College students in Md. not ready

April 13, 1995|By David Folkenflik | David Folkenflik,Sun Staff Writer

Roughly 17,500 graduates marched off from Maryland public high schools to college campuses across the state in 1993. Trouble is, more than one-third of them went there to enroll in a high school class.

A new government study finds that these Maryland freshmen are not ready to handle college-level courses in reading, writing and arithmetic. That level is typical of the past few years, according to SOAR -- the third-annual Maryland Student Outcome and Achievement Report.

"We're acutely aware of this," said Denny Gulick, a math professor at the University of Maryland College Park who is chairman of the school's general education committee. "We hate the fact that such a big percentage of the students aren't ready to be taking the college courses."

The problem was particularly severe in mathematics. More than 18 percent of Maryland public high school graduates who were freshmen at four-year, public universities and more than 47 percent of community college freshmen took at least one remedial course in mathematics. Only 8.4 percent of Maryland public school graduates do at the private colleges in the state.

Each campus defines remedial courses -- for which students pay tuition but generally receive no college credit -- in its own way, so comparisons between schools can be difficult.

Yet it seems that the effort to concentrate remedial education at the state's two-year colleges has not been entirely successful: At RTC the University of Maryland Eastern Shore, 46 percent of freshmen from Maryland needed makeup courses in reading; at Bowie State, 34 percent took remedial courses in English; and at UMCP, 29 percent took remedial courses in mathematics.

The study, conducted by the Maryland Higher Education Commission, was based on students who graduated from Maryland high schools in the spring of 1993 and entered public and private campuses in the state that fall.

A 1989 national survey by the National Center for Education Statistics, the most recent one available, showed that about 30 percent of all students needed to take noncredit courses to catch up.

"It's a large number," Towson State University President Hoke L. Smith said. "You are not admitting just students from the top of the class. . . . The high school curriculum does not prepare all students equally well for college."

Statewide, more than one-third of in-state, first-year students at all public and private campuses needed remedial math instruction, while nearly a quarter needed it in English and roughly one-fifth did in reading.

Some higher education analysts said they did not want to draw too many conclusions from the remedial education data. Remedial education programs in math at Catonsville Community College, for example, may differ in intensity, pace and content from those offered at UMCP, although the same percentage of students take remedial math courses at the two schools.

"That's like asking, is remediation at Harvard the same as remediation at the local state college," said Dr. Ansley Abraham, who studies the issue for the Southern Regional Education Board in Atlanta. "The level of it is going to be very different at the two."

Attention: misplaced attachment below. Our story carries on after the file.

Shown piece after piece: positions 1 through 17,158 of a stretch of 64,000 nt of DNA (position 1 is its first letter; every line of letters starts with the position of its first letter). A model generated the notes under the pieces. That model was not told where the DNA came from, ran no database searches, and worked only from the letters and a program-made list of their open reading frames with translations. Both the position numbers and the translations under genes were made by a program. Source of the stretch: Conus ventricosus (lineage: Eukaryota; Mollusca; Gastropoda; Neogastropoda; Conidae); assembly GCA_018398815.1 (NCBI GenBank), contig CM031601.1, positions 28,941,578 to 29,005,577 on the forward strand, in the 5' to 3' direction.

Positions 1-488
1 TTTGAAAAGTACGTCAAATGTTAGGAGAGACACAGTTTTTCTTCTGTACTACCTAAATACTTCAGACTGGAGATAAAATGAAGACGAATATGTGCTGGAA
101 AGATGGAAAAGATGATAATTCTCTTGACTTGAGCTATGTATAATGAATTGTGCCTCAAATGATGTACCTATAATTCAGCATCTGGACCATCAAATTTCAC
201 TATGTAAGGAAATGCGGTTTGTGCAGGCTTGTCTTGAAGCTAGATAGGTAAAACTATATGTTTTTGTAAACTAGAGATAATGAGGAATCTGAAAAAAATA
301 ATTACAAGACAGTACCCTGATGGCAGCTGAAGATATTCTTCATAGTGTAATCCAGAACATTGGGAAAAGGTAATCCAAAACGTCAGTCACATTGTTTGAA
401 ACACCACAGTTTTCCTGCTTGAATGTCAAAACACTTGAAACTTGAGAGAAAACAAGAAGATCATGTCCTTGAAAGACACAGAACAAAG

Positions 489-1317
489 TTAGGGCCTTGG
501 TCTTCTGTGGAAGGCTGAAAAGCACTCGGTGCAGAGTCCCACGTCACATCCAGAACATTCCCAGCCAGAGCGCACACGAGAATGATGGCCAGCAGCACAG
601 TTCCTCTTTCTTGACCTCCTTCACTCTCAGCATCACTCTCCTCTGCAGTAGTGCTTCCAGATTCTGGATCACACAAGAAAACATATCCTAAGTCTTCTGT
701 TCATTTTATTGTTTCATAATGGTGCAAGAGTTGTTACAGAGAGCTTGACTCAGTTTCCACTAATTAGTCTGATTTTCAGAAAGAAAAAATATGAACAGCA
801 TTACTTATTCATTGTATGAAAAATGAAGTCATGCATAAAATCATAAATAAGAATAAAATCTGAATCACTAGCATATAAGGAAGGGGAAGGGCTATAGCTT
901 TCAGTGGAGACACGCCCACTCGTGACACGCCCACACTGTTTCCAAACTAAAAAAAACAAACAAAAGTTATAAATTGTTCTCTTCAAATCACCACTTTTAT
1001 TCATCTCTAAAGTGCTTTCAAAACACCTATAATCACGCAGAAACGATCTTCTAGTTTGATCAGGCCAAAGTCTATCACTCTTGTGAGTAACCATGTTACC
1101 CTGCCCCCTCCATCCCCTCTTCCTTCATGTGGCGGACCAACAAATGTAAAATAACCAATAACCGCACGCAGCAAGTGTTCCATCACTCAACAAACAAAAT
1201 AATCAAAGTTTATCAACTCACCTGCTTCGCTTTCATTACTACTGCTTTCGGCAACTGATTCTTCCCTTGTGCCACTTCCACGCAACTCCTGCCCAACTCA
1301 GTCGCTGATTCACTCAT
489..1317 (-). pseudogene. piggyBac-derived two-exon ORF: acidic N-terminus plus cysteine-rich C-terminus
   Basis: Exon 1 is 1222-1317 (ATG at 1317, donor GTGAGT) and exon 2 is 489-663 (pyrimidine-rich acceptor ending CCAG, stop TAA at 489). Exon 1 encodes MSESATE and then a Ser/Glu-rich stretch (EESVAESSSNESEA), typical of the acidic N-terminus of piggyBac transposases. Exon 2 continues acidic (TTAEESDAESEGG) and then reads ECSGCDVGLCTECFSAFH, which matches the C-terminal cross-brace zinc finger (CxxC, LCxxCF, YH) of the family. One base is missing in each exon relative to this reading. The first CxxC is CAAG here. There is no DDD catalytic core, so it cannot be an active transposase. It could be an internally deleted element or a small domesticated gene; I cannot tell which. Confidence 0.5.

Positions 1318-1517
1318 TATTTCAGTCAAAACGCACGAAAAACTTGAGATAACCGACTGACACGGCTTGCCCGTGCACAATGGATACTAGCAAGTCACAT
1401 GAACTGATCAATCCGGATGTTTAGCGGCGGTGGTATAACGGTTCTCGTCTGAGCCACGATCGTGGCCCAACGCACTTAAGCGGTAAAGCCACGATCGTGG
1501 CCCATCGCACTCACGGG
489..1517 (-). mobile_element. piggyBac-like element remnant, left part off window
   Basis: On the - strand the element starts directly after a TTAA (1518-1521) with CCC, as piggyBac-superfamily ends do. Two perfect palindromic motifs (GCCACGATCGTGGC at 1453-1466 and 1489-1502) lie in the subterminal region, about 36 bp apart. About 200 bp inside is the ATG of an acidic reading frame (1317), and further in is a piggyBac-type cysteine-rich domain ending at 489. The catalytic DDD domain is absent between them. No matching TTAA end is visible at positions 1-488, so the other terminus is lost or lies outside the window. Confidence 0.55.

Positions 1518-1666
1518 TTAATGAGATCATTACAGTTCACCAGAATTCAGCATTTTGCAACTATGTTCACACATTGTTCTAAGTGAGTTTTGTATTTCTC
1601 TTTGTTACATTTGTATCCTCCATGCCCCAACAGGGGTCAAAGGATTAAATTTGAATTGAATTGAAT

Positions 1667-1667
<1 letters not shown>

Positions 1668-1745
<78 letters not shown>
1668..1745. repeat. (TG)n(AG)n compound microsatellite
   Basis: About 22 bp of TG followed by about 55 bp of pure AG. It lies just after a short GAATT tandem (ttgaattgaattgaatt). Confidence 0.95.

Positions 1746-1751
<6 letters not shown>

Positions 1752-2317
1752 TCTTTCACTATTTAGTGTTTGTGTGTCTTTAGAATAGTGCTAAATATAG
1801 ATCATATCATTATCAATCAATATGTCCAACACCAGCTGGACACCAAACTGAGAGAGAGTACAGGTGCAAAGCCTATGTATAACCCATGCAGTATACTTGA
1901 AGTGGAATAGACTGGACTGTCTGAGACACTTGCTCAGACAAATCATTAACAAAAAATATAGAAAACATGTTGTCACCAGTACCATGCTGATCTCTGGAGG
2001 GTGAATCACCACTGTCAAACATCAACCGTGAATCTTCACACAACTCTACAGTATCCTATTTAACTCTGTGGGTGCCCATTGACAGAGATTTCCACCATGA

Said UMCP's Dr. Gulick: "One of the problems with the MHEC document is that it's trying to make one size fit all."

UMCP, for example, offers no remedial courses in reading or writing. All students take freshman writing courses, unless the new students place out of them through their scores on the Scholastic Assessment Test.

The numbers were more marked for specific regions of the state and certain college campuses, and they were much higher at the state's two-year schools than elsewhere. But they offer a confusing window onto the world of higher education in the state. Average SAT scores have risen at all of Maryland's public four-year campuses over the last 15 years.

In math, for example, four-year campuses generally require students who score below a certain level on the SAT to take a placement exam to see if they need a semester or two of math to make up for algebra and trigonometry.

The highest rates of enrollment in remedial courses occurred at Baltimore City Community College. "It's another indication of the education underattainment of city residents," said James D. Tschechtelin, president of BCCC.

BCCC requires about three-quarters of all students to take remedial math, reading and English courses. Dundalk Community College, Hagerstown Junior College and Harford Community College have similarly high rates in math.

And suburban high school graduates were placed in remedial classes nearly as often as their city counterparts. Except for Carroll County, all school systems in the Baltimore area had more than a third of their graduates in remedial math. Since the figures do not include students at out-of-state colleges, they cannot be used for direct comparisons of school systems. Thirty-five percent of 1992 Maryland high school graduates who were attending four-year colleges were enrolled at out-of-state campuses. Those who leave are more likely to be high-achievers, some state officials contend.

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